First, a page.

Hyundai Enters the Hybrid Market Late, But With a Bang

At the 2010 New York Auto Show today Hyundai unveiled its brand new 2011 Sonata Hybrid Bluedrive. The car will be Hyundai’s first hybrid offering when it goes on sale later this year.

Sporting a bunch of firsts on a mass market hybrid including a set of next generation lithium-polymer batteries and a 6 speed automatic transmission, the Sonata Hybrid is a true competitor right out of the gate. As a full parallel hybrid, the Sonata can operate solely on its electric motor or its combustion engine, or a combination of both.

All other hybrids currently on the road use the older Nickel Metal Hydride batteries. Some new hybrid models that are set to be released this year will switch over to the lighter and higher energy density lithium-ion batteries… but no other auto manufacturer has yet to adopt the next generation lithium polymer batteries that Hyundai will include standard on every Sonata Hybrid. Already common in portable consumer electronics, lithium polymer batteries are perfect for vehicle applications due to their durability and higher power density than even lithium-ion batteries.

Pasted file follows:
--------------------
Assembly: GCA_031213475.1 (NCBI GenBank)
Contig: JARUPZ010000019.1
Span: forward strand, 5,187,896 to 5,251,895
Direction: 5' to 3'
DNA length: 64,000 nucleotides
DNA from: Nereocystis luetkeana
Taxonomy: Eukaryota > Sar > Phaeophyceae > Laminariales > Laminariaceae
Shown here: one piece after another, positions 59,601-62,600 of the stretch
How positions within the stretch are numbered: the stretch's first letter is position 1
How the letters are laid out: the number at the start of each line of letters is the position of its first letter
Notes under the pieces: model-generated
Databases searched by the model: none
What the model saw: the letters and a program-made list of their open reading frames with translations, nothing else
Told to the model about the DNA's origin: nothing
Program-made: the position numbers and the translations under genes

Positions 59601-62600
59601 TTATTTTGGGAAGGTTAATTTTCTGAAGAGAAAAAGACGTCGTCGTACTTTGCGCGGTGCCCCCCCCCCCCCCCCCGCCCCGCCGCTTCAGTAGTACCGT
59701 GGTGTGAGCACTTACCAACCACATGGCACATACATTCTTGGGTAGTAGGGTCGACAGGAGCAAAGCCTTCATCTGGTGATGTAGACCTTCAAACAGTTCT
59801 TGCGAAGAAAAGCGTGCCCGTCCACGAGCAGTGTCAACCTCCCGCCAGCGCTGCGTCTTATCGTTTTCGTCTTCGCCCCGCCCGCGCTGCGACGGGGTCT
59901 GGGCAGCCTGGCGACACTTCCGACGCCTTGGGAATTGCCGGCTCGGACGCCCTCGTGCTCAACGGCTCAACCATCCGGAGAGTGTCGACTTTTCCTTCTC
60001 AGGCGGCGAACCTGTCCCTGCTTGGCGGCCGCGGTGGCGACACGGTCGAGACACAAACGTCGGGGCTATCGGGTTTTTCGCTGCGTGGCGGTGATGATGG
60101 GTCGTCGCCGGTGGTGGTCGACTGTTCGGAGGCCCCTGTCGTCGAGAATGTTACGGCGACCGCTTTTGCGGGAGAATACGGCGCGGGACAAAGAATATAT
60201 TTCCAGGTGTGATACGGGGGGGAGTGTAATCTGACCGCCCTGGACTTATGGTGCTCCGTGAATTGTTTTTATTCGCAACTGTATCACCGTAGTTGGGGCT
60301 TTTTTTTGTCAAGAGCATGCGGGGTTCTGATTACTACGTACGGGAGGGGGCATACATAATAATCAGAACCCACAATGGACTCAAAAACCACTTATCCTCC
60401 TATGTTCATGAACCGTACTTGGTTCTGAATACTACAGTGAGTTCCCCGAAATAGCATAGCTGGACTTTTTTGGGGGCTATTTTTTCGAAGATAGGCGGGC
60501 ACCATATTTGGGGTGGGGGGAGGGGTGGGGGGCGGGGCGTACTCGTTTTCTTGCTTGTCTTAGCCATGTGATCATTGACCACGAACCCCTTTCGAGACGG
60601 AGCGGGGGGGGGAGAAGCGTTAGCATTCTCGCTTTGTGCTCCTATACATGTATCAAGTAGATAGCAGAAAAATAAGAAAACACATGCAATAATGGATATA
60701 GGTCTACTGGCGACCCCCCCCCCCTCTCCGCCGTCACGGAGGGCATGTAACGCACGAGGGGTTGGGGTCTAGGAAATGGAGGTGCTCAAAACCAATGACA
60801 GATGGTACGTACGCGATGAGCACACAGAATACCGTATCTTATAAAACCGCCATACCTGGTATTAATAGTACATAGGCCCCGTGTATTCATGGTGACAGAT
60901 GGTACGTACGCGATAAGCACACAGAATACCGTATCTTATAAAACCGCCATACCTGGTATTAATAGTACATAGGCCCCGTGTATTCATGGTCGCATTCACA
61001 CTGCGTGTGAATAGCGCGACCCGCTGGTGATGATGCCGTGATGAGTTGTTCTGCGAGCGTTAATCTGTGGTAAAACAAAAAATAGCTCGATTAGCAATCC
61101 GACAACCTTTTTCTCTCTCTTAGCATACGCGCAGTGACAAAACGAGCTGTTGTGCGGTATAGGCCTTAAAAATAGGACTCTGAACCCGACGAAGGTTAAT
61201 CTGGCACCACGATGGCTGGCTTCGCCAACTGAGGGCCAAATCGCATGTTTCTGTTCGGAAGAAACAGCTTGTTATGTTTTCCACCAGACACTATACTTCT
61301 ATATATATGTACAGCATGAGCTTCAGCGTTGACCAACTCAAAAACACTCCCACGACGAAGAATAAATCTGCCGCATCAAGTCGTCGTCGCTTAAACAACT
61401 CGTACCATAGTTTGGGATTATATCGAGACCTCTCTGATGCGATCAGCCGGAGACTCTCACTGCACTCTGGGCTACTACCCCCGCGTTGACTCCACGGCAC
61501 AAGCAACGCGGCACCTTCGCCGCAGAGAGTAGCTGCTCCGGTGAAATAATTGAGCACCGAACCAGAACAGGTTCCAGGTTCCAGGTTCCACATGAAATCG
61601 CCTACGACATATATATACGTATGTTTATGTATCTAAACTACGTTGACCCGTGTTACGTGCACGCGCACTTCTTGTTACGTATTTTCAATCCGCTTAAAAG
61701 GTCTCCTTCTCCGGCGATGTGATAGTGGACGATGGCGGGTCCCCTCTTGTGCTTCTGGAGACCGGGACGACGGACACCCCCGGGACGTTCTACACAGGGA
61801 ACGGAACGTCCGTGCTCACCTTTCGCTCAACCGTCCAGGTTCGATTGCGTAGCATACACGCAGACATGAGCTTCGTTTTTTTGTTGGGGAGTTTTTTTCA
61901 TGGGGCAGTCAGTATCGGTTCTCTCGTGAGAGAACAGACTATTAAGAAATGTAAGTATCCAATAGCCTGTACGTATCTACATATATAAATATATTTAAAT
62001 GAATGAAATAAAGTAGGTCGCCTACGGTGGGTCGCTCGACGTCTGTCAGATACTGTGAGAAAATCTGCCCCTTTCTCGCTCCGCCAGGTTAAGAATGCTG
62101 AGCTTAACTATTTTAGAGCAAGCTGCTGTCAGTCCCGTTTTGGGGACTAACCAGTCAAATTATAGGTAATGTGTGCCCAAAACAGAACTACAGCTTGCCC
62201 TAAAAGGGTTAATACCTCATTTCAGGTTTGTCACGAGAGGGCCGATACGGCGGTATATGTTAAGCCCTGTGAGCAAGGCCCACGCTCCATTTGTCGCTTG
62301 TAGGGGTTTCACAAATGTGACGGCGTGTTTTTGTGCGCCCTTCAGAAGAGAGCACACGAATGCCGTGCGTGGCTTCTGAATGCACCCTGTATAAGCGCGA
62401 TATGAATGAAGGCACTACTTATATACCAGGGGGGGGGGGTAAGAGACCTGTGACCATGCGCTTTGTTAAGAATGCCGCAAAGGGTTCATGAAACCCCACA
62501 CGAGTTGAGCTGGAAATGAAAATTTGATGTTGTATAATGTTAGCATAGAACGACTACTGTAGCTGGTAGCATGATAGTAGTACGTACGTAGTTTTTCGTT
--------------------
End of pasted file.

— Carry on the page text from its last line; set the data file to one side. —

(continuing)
Hyundai has also outdone other hybrid offerings by including a 6 speed automatic transmission. Most hybrids out there have continuously variable transmissions, which, although efficient, certainly leave something to be desired in the acceleration department. With the in-house designed 6 speed — a first for any hybrid offered on the US market as far as I’m aware — Hyundai has added performance back into the hybrid driving experience.

Hyundai is estimating the the Sonata Hybrid will return 37 mpg in the city and 39 mpg on the highway. When compared to other vehicles, such as the Toyota Camry Hybrid, those numbers are best-in-class. The Sonata is also capable of traveling at speeds up to 62 mph in electric only mode — besting the Ford Fusion Hybrid’s 47 mph electric only limit.

Hyundai was not able to provide pricing for the Sonata Hybrid yet, but, given that it’s a Hyundai, you can expect it to be very competitive. Looks like we finally have some real competition in the mid-size hybrid market.

 

Nick Chambers

Not your traditional car guy.